Government proposes new law to intercept encrypted messages and calls on platforms like WhatsApp- Technology News, Firstpost
The Government of India has proposed a new law that would allow it to intercept encrypted messages, calls and video calls on platforms like WhatsApp, Telegram, Google Meet, Signal etc.
A new draft telecommunications bill was uploaded on Wednesday which states that the government wants to give investigative authorities the ability to circumvent the encryption that several OTT communication services, like WhatsApp, Signal, and Telegram use.
In the bill, telecommunication services are defined as anything to do with broadcasting, email, voice mail, video-communication and audio-communication services, and other similar internet services.
The Indian Government is seeking public feedback on the draft.
Modern-day users who are aware of privacy and security concerns always want to go for services which have end-to-end encryption. That is why you will see companies like Meta spend billions of advertisements just to say that their services have this functionality. Platforms like Signal and Telegram were also able to take off and capture a major chunk of the IM market from WhatsApp because the communication on these platforms is encrypted.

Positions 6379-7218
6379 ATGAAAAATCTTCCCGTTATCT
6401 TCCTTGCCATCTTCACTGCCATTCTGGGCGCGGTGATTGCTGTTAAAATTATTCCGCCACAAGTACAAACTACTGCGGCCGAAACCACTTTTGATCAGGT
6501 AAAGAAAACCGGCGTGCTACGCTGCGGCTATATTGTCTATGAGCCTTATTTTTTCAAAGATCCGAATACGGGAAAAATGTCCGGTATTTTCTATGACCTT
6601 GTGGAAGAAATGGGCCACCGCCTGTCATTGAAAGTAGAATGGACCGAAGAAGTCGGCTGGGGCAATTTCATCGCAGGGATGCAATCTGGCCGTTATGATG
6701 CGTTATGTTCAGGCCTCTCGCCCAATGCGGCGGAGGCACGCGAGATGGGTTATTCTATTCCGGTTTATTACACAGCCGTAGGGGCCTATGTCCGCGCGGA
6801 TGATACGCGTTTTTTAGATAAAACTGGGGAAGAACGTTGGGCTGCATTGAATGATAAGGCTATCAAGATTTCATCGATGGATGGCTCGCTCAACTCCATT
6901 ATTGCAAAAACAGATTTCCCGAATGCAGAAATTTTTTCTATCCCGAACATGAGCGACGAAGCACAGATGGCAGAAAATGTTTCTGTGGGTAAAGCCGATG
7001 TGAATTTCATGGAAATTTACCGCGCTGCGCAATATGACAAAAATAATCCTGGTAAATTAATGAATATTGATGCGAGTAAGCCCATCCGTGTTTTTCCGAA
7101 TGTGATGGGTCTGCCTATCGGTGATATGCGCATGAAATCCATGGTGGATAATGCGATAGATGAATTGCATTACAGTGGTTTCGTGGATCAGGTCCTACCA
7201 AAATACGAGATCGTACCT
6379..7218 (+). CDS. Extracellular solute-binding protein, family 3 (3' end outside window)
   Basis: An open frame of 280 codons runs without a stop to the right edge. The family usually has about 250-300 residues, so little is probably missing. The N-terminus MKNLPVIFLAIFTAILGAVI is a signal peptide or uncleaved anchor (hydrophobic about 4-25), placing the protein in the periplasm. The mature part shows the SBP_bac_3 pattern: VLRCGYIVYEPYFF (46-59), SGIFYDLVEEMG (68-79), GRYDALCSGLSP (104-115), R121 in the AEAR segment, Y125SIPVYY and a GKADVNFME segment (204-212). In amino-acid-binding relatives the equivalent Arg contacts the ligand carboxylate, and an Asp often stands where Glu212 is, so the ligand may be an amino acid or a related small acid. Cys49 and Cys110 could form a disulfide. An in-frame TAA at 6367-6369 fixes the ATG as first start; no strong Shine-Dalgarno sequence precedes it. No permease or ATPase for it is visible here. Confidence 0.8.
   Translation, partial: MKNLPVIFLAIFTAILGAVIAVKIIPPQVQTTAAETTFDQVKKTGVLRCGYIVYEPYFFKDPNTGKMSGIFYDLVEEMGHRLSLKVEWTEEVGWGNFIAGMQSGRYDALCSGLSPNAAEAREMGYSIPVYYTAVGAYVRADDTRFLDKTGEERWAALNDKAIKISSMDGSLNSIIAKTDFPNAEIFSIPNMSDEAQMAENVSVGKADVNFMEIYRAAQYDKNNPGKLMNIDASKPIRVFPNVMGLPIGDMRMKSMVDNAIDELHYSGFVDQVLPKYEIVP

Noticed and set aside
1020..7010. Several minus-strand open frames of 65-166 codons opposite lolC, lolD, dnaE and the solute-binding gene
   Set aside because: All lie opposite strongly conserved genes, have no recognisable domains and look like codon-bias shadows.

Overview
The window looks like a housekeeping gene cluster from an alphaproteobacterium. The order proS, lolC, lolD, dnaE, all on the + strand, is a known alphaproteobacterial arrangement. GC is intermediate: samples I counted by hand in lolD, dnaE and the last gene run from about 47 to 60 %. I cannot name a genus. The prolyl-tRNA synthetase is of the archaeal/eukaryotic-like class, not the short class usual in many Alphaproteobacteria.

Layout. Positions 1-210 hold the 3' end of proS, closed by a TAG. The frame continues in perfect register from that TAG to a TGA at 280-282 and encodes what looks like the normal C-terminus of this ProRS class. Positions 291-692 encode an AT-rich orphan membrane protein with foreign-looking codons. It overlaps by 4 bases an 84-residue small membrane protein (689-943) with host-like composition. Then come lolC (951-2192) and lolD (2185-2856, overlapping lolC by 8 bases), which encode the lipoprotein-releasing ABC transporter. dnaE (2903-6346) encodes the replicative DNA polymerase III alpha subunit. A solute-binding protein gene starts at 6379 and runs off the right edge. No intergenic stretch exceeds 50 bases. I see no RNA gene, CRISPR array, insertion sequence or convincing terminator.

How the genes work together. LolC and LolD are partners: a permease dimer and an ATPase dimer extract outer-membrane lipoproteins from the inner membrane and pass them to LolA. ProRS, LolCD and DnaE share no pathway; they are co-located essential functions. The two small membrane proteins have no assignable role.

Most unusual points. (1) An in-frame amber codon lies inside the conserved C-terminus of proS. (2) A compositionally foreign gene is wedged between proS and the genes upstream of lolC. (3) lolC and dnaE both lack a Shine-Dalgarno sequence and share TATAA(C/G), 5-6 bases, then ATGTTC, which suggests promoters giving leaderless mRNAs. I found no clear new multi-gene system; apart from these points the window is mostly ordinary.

The proposed law would have far-reaching effects on the industry that now prioritises user safety and data privacy.
A section of the draft states that the state and/or central government may circumvent encryption “on the occurrence of any public emergency or in the interest of the public safety.”
Any service can be added to the definition and that could give the government access to all encrypted chats, voice calls, video calls, and more. Under Section 24 of the draft, the government, or any of its representatives can demand access “on the occurrence of any public emergency or in the interest of the public safety.” It remains to be seen whether this draft gets a nod and if so, how will the tech companies respond.
If WhatsApp and Signal have to comply with these rules, they would need to get rid of the encrypted messages. Or, they could simply shut shop in India, similar to multiple VPN operators who exited the Indian market.
Earlier this year, several VPN companies exited India after a law was passed that required them to keep a record of their user data and share it with authorities when asked to. Several prominent VPN providers shut their servers in India as a protest, with some downright exiting the Indian market altogether.
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